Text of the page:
[photopress:blue_moon_1.jpg,thumb,alignright] The (fabulous) Wailers – Tall Cool One, being able to find things in Seattle he spent two months trying to find in record stores in San Francisco as a teenager, The Kingsmen, Paul Revere and the Raiders, Quincy Jones, The Sonics, Viceroys, Jimi Hendrix, Bluebird, The Daily Flash, Brothers Johnson, Sir Mix-a-Lot, QueensRyche, Heart, Sound Garden, Nirvana, The Melvins, Pearl Jam, Screaming Trees, Mudhoney, Presidents of the USA, Modest Mouse, Built to Spill, Foo Fighters, Alice in Chains

The Castle, Lake Hills Roller Rink (believe it or not), Eagles Auditorium, The Blue Moon, The Show Box, The Vogue, The (original) Off Ramp, RKCNDY, The Tractor, the Crocodile…

Other influences that made a difference: Sub Pop and CZ Records, Thom Bell, Bruce Pavin, Boyd Grafmyer (presents), Pat McDonald who was a major influence on music from his time at KOL-fm to this day, as a not often enough writer of the Seattle Times. His infrequent musings on today’s music are not to be missed. Jack Endino and the Great Pad O’Day. Campus Music, Discount Records, Music Millennium, East Street Records and Celophane Square.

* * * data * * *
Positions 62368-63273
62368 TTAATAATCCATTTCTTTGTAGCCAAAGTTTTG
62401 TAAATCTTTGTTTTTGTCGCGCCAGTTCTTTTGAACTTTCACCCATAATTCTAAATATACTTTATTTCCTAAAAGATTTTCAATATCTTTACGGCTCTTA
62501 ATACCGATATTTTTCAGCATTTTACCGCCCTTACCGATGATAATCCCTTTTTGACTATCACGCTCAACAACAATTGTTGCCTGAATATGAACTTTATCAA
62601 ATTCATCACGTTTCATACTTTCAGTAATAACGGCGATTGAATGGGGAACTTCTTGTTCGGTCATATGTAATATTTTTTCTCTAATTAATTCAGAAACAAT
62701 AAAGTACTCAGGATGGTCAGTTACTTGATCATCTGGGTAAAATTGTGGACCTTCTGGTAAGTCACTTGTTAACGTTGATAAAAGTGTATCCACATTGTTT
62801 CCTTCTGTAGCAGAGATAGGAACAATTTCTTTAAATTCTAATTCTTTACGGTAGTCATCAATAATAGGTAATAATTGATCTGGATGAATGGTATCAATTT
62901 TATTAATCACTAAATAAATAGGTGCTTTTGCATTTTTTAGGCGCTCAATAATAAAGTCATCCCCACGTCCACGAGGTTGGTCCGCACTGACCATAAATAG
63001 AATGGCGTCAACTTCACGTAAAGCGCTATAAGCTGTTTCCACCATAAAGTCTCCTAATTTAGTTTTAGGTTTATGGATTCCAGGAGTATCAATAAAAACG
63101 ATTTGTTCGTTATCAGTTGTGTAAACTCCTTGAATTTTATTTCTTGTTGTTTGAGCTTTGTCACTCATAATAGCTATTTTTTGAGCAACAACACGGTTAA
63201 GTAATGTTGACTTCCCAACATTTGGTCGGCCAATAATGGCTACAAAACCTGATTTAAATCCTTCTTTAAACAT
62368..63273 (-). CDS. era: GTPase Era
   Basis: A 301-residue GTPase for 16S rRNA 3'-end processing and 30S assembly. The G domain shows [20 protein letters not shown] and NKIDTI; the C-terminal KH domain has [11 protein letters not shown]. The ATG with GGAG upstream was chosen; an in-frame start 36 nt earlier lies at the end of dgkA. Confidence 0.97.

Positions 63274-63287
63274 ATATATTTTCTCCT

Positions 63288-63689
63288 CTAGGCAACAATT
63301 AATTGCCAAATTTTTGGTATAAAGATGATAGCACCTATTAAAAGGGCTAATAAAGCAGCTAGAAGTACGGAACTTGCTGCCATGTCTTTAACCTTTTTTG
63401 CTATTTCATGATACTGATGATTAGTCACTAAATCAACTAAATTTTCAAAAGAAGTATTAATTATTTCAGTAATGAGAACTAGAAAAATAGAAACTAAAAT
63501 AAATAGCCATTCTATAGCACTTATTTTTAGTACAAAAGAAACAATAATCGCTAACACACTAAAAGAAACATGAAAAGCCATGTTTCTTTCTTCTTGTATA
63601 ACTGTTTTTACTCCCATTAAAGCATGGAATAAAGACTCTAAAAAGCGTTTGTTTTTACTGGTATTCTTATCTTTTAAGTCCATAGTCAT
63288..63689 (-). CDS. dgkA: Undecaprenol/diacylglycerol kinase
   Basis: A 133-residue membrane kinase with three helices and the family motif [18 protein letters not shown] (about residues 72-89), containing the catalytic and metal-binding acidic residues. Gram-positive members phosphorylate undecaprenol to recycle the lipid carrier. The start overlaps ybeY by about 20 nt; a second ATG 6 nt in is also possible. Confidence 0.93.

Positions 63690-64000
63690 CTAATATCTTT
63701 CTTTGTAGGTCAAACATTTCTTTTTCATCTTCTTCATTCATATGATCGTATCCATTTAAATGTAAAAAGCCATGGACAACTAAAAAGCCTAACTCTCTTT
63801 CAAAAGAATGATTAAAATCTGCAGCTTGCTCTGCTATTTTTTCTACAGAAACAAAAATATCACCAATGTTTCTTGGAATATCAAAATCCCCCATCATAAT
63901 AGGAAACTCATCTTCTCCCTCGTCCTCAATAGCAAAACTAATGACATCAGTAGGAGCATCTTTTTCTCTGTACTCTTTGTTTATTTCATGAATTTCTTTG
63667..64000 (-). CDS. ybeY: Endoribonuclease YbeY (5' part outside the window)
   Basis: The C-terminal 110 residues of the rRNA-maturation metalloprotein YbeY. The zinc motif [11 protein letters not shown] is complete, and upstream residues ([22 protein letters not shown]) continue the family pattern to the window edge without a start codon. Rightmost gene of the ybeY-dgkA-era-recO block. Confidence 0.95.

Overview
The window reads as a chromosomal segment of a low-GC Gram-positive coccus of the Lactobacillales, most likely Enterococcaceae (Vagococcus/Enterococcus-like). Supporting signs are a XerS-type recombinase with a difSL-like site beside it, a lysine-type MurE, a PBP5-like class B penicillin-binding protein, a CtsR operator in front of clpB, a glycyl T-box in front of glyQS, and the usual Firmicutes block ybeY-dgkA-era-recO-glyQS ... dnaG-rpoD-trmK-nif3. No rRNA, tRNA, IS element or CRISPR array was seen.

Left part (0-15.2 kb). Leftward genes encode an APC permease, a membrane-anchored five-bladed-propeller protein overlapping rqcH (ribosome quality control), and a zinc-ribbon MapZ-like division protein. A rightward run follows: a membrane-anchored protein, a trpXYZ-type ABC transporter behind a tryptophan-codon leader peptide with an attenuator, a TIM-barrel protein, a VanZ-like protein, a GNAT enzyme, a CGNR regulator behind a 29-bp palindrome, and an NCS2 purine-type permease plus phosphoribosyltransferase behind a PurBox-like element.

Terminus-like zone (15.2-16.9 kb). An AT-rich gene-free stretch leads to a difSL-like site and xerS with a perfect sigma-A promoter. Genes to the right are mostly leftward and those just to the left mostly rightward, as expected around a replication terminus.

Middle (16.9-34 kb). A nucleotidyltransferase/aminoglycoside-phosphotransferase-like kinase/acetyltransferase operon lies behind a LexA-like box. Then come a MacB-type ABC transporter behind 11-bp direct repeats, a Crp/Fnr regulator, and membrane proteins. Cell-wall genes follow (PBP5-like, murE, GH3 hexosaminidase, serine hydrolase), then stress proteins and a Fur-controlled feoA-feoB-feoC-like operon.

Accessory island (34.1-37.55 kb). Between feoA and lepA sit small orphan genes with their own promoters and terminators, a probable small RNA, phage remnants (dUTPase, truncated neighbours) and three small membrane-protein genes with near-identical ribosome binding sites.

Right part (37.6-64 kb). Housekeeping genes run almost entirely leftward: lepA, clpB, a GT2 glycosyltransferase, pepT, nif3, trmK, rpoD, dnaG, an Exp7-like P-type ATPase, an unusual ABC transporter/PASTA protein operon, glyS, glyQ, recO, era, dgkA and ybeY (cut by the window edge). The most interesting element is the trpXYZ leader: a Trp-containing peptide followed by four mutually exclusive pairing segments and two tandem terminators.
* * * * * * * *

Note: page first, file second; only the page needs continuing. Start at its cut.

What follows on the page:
Paul Allen and his Experience Music Project (EMP) for having kept Seattle’s Music History alive, for the benefit of both visitors to Seattle and local residents of Seattle, due to his love of music generally.

The Seattle Weekly and The Stranger still give a left of center approach to what is happening currently in the Seattle Area. Great Articles on Food, Music, Shopping, what to do…etc.

Well…so much for “Ten”…went off on a tangent in “stream of consciousness blogging” fashion…there will have to be a part two on this one…I have work to do πŸ™‚

Enjoy Seattle Music Lovers!!! A trip down Memory Lane!

Redfin's Maven of "The Mavens"